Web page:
Freddie Gibbs is the product of violent, drug-laden streets, but unlike most rappers with similar resumes, he brings the block to the booth without inhibition or an exaggerated rap persona. Pinata, a 17-track collaboration with producer Madlib, is the best distillation yet of his transparent approach to making music, combining stark honesty with electrifying talent as a lyricist and performer.
Pinata is “a gangster Blaxploitation film on wax,” Gibbs says, and the full-length result of a process that began in 2009. It’s an album with a sound that couldn’t be any further from the radio, where, according to the Gibbs, every rapper is Superman, or the dope dealer of the century, who has grinded to the top, never made a mistake and has no chinks in his armor.
“I will show you my flaws, I’ll show you what I’ve done wrong and what I’ve fucked up at,” says the native of Gary, Indiana, the former steel town best known for producing Michael Jackson. “I don’t regret shit, but I’ll show you the things I’m not proud of.”
Gibbs is joined on Pinata by Mac Miller, Earl Sweatshirt, Raekwon, Scarface, Domo Genesis, Ab-Soul and a host of others in setting his soliloquies of the streets alongside film snippets and dusted funk, soul and prog musical tapestries. While this is the latest in a series of single-artist collaborations for Madlib, after Jaylib (J Dilla), Madvillainy (MF Doom) and the street-centric O.J. Simpson with Detroit’s Guilty Simpson, the pairing is unique as it is the first time for Gibbs working with just one producer.
There’s also Madlib’s own self-awareness of his style as a producer. “My stuff, it ain’t fully quantized…it has more of a human feel, so it might slow down or speed up,” he says. “So you have to be the type of rapper, like Doom or Freddie, who can catch that, or else you’ll be sounding crazy.”
Gibbs admits it was a challenge rapping over beats with chops and changes as unpredictable as the man who created them, but says—with conviction and supreme confidence—“I think I did it to perfection.”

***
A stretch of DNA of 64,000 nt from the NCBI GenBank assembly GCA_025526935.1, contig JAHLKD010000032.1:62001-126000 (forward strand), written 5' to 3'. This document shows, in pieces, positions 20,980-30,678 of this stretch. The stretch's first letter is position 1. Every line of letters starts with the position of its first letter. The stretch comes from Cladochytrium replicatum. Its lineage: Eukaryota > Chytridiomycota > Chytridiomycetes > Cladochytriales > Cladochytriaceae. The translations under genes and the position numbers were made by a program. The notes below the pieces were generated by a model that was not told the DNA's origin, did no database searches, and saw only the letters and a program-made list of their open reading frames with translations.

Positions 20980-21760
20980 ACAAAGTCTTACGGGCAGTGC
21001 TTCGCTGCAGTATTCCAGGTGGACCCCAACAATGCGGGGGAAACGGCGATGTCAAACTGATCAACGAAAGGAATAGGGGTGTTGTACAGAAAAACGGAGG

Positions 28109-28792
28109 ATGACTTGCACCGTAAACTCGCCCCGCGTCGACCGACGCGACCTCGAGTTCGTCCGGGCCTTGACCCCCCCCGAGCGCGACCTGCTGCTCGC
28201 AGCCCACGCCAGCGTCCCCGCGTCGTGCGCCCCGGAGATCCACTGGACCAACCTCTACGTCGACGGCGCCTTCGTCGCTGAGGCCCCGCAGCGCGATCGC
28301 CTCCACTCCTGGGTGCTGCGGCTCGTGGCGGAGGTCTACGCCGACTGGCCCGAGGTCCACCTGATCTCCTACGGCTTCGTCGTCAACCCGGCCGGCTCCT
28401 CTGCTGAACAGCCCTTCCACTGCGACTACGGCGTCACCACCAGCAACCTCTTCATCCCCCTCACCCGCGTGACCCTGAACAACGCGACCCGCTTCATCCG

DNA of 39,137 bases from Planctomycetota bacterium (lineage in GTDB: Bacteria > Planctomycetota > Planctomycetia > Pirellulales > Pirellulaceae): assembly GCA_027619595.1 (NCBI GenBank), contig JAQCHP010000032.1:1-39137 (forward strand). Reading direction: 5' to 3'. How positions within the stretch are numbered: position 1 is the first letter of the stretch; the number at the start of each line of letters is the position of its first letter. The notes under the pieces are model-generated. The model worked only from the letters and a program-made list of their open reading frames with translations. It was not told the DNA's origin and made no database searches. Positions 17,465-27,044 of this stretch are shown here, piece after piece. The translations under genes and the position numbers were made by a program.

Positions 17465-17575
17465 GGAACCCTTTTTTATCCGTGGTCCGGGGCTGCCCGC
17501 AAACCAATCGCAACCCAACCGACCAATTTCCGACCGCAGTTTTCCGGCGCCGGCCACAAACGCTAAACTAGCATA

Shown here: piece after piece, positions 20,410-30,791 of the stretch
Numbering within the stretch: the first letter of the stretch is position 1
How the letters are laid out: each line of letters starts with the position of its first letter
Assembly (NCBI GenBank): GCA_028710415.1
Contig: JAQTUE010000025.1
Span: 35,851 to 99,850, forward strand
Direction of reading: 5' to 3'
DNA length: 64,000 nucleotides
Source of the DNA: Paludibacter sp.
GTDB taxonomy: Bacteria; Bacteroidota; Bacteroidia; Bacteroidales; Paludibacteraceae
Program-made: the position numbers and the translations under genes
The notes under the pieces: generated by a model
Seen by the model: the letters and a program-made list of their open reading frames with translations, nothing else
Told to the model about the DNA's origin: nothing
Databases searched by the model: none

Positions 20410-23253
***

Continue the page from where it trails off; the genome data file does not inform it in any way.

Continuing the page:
The perfection is apparent on the album, where Gibbs shifts from textbook lessons in robbing and drugging on tracks like “Scarface” and “Knicks,” to perhaps the album’s most personal song, “Broken,” a collaboration with Scarface, who, along with Tupac, DMX and 50 Cent, make up the rapper’s own Mount Rushmore of MCs (“You’re getting a hurricane of all those motherfuckers hitting you at once when you listen to Freddie Gibbs,” he says). “Deeper,” a Gibbs favorite and the third single from the album after “Thuggin’” (2012) and “Shame,” (2013) is an ode to hip-hop in the mold of Common’s “I Used to Love H.E.R.”; “High,” featuring Danny Brown, is self-explanatory and just what you would expect from Gibbs, Madlib and one of Detroit’s finest; while on “Real,” Gibbs addresses an old score just as Michael Corleone settled all family business on baptism day.
It’s tracks like “Real” that makes fans believe Gibbs’ claim that “I’m about to show niggas how to rap again.” And he’s just as loyal. “As long as I keep satisfying them,” he says, “everybody else is going to fall in line.
As a producer, Madlib, quite simply, is music, and ten years into his career—a time when other artists become comfortable—Gibbs remains restless, focused, with an eye on the competition and their position relative to his ascent. This is because mentally, he’s still on the corner hustling, which would be the downfall of the average rapper. Gibbs, however, isn’t average.
“When it comes to the nuts and bolts, the nitty gritty of this shit, flat-out spitting verse for verse,” he says. “Niggas ain’t on my level.” —Ronnie Reese, January 2014
Freddie Gibbs photo by Peter Beste